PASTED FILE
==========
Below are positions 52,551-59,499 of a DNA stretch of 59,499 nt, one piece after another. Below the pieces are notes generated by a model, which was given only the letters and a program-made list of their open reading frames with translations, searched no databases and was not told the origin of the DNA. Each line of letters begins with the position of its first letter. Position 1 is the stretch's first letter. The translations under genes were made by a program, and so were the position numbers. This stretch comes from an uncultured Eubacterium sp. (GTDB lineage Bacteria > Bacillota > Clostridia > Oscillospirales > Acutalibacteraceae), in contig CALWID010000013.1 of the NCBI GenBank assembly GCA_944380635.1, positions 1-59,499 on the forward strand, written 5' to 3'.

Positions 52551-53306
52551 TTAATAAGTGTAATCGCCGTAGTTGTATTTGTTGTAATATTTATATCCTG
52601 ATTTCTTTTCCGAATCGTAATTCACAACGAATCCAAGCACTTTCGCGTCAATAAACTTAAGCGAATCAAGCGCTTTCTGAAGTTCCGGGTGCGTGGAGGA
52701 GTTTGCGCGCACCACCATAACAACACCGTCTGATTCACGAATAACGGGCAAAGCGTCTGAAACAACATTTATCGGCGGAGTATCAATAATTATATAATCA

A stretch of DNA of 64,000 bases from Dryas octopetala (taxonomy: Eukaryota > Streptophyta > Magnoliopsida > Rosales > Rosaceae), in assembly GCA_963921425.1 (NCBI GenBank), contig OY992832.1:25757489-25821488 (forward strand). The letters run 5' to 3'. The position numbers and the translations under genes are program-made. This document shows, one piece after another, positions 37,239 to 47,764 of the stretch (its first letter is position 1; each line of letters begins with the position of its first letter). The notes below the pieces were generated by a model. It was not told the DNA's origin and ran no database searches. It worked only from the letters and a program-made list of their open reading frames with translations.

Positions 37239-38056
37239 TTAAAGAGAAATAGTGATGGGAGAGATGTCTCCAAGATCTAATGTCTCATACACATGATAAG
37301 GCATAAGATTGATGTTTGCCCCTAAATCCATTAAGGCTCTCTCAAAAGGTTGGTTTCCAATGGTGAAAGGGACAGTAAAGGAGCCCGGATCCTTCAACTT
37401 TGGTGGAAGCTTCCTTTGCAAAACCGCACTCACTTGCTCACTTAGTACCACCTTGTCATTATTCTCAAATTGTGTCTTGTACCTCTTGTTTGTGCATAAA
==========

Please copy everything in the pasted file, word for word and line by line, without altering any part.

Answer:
Below are positions 52,551-59,499 of a DNA stretch of 59,499 nt, one piece after another. Below the pieces are notes generated by a model, which was given only the letters and a program-made list of their open reading frames with translations, searched no databases and was not told the origin of the DNA. Each line of letters begins with the position of its first letter. Position 1 is the stretch's first letter. The translations under genes were made by a program, and so were the position numbers. This stretch comes from an uncultured Eubacterium sp. (GTDB lineage Bacteria > Bacillota > Clostridia > Oscillospirales > Acutalibacteraceae), in contig CALWID010000013.1 of the NCBI GenBank assembly GCA_944380635.1, positions 1-59,499 on the forward strand, written 5' to 3'.

Positions 52551-53306
52551 TTAATAAGTGTAATCGCCGTAGTTGTATTTGTTGTAATATTTATATCCTG
52601 ATTTCTTTTCCGAATCGTAATTCACAACGAATCCAAGCACTTTCGCGTCAATAAACTTAAGCGAATCAAGCGCTTTCTGAAGTTCCGGGTGCGTGGAGGA
52701 GTTTGCGCGCACCACCATAACAACACCGTCTGATTCACGAATAACGGGCAAAGCGTCTGAAACAACATTTATCGGCGGAGTATCAATAATTATATAATCA

A stretch of DNA of 64,000 bases from Dryas octopetala (taxonomy: Eukaryota > Streptophyta > Magnoliopsida > Rosales > Rosaceae), in assembly GCA_963921425.1 (NCBI GenBank), contig OY992832.1:25757489-25821488 (forward strand). The letters run 5' to 3'. The position numbers and the translations under genes are program-made. This document shows, one piece after another, positions 37,239 to 47,764 of the stretch (its first letter is position 1; each line of letters begins with the position of its first letter). The notes below the pieces were generated by a model. It was not told the DNA's origin and ran no database searches. It worked only from the letters and a program-made list of their open reading frames with translations.

Positions 37239-38056
37239 TTAAAGAGAAATAGTGATGGGAGAGATGTCTCCAAGATCTAATGTCTCATACACATGATAAG
37301 GCATAAGATTGATGTTTGCCCCTAAATCCATTAAGGCTCTCTCAAAAGGTTGGTTTCCAATGGTGAAAGGGACAGTAAAGGAGCCCGGATCCTTCAACTT
37401 TGGTGGAAGCTTCCTTTGCAAAACCGCACTCACTTGCTCACTTAGTACCACCTTGTCATTATTCTCAAATTGTGTCTTGTACCTCTTGTTTGTGCATAAA